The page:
Daniel Reetz, the founder of the DIY Book Scanner community, has recently started making videos of prototyping and shop tips. If you are tinkering with a book scanner (or any other project) in your home shop, these tips will come in handy. https://www.youtube.com/channel/UCn0gq8 ... g_8K1nfInQ

New Project for Daniel Reetz?

Whatever.
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Plautus
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Joined: 11 Aug 2009, 23:42

New Project for Daniel Reetz?

Post by Plautus » 04 Aug 2012, 12:26

http://vimeo.com/22606936

The time has come when we need a DIY solution for reading books that have been charred by a volcanic eruption, fused with water, and buried under tons of volcanic rock millenia ago. I mention Mr. Reetz because I'm sure he has lots of spare time at the moment, and also because he might have some advice for what dumpsters to look in for scrounging some Micro-CT equipment. :D

On a serious note, this paper provides some intriguing questions (which, in fairness, the References may answer when I have more than a half-hour to devote to this inquiry). It seems that this technique couldn't read (all) the text on the rolls because 1) Their algorithms require 1 voxel of space in 3 dimensions between layers (here, 10 microns), 2) the convoluted folds of the rolls contributed to the #1 problem while requiring lots of expert tweaking on the level of the individual layer, and 3) the carbon pigment used on the papyri is difficult to distinguish from the charred substrate. Otherwise, they'd had success with "similar items". Am I to take from this that right now, one could stick a medieval codex (with more loosely bound calfskin sheets in parallel flat planes bearing different inks) in one of these micro-CT scanners and use their algorithms to recover the text from it, unopened? Or less likely, from a more modern bound book? I assume the answers are in the References (I'll bump the thread if I find out one way or another), but if so I wonder how much it costs to operate such a machine, and whether that might be the future of preservation efforts.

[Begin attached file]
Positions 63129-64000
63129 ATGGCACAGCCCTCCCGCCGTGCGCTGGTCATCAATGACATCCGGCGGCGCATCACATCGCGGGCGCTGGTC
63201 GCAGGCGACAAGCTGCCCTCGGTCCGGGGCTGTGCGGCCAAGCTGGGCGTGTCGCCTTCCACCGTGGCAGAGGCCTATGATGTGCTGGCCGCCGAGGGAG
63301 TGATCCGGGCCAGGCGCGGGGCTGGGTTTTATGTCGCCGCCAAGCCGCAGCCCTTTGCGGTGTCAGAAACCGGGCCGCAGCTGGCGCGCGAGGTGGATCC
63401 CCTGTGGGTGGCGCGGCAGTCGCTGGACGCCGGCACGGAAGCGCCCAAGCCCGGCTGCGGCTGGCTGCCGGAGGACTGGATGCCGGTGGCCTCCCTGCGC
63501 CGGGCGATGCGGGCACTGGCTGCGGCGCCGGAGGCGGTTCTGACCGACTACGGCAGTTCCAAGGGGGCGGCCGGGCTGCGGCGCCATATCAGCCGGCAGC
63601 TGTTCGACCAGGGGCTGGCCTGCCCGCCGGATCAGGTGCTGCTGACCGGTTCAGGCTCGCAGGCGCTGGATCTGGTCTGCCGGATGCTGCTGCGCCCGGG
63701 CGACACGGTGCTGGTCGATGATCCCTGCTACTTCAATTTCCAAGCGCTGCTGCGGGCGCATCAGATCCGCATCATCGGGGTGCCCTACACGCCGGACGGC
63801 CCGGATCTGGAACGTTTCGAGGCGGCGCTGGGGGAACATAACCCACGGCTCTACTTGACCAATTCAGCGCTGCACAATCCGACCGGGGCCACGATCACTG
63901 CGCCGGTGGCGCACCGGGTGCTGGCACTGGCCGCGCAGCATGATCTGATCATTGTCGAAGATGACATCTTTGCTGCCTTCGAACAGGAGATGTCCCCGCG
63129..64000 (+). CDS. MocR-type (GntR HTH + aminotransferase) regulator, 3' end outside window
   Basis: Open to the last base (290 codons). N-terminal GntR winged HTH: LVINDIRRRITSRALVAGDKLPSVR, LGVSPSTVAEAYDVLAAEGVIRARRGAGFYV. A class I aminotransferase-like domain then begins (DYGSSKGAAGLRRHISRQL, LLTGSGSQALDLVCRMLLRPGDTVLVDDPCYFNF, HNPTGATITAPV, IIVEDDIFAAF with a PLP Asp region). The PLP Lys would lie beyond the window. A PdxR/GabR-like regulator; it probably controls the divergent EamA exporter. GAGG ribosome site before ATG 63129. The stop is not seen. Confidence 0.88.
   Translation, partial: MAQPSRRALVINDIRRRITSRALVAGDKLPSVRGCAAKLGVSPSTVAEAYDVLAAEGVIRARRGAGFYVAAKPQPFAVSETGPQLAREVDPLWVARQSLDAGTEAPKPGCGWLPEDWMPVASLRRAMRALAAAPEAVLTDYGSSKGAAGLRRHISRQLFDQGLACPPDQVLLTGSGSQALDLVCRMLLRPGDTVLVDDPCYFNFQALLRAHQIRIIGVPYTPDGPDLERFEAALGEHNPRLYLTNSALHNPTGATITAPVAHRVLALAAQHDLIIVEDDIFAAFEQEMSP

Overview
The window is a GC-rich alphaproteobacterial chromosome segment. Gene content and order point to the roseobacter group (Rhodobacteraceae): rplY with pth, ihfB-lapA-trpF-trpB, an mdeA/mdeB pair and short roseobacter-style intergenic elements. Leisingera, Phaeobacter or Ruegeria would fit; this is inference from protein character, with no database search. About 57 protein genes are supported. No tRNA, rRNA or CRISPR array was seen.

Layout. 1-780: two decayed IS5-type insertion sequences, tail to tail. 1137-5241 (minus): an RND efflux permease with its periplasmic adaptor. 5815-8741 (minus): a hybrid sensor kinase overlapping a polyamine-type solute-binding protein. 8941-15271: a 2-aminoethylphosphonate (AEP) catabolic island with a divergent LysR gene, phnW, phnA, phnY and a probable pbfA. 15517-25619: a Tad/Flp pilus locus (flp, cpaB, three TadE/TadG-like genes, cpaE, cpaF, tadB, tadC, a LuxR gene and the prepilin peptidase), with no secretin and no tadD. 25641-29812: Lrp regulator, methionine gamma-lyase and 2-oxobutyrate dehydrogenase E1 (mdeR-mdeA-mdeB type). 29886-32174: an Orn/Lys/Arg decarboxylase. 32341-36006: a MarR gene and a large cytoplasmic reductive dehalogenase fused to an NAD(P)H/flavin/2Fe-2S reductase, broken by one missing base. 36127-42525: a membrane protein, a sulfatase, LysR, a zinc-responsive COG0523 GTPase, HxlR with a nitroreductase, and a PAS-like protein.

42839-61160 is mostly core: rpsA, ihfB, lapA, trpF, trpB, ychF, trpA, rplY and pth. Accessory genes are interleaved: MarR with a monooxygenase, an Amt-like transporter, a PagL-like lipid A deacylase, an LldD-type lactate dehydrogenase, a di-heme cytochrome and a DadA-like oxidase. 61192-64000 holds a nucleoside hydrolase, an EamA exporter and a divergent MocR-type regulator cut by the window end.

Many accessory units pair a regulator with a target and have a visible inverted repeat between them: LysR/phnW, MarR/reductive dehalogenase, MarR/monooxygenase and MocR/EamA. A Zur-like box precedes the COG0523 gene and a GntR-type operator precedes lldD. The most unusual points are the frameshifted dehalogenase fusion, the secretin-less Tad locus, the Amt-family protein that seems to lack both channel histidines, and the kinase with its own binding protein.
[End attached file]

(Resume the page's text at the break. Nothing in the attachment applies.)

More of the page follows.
Anything worth doing is worth doing poorly.

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daniel_reetz
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Re: New Project for Daniel Reetz?

Post by daniel_reetz » 07 Aug 2012, 09:56

This has come up a few times when I'm out speaking with hardcore technologists - "Couldn't we just stick a book in an MRI or CT machine and scan it without ever opening it?"... I think the general answer is that it is within the realm of the possible, but you'd need to subject the book to extraordinary energy to do it.

I love the future-thinking stuff... building scanning rigs has been a blast but it would be great to move on to R&D projects again.

Plautus
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Joined: 11 Aug 2009, 23:42

Re: New Project for Daniel Reetz?

Post by Plautus » 07 Aug 2012, 14:23

daniel_reetz wrote:I think the general answer is that it is within the realm of the possible, but you'd need to subject the book to extraordinary energy to do it.
Yes, that came to me a bit later; if archives currently frown on subjecting their sensitive texts to incandescent lighting, CT scans should really give them the willies.

The Herculaneum Papyri are a special case in that we've been trying to open them by means we know are destructive for more than two hundred years now :p
Anything worth doing is worth doing poorly.

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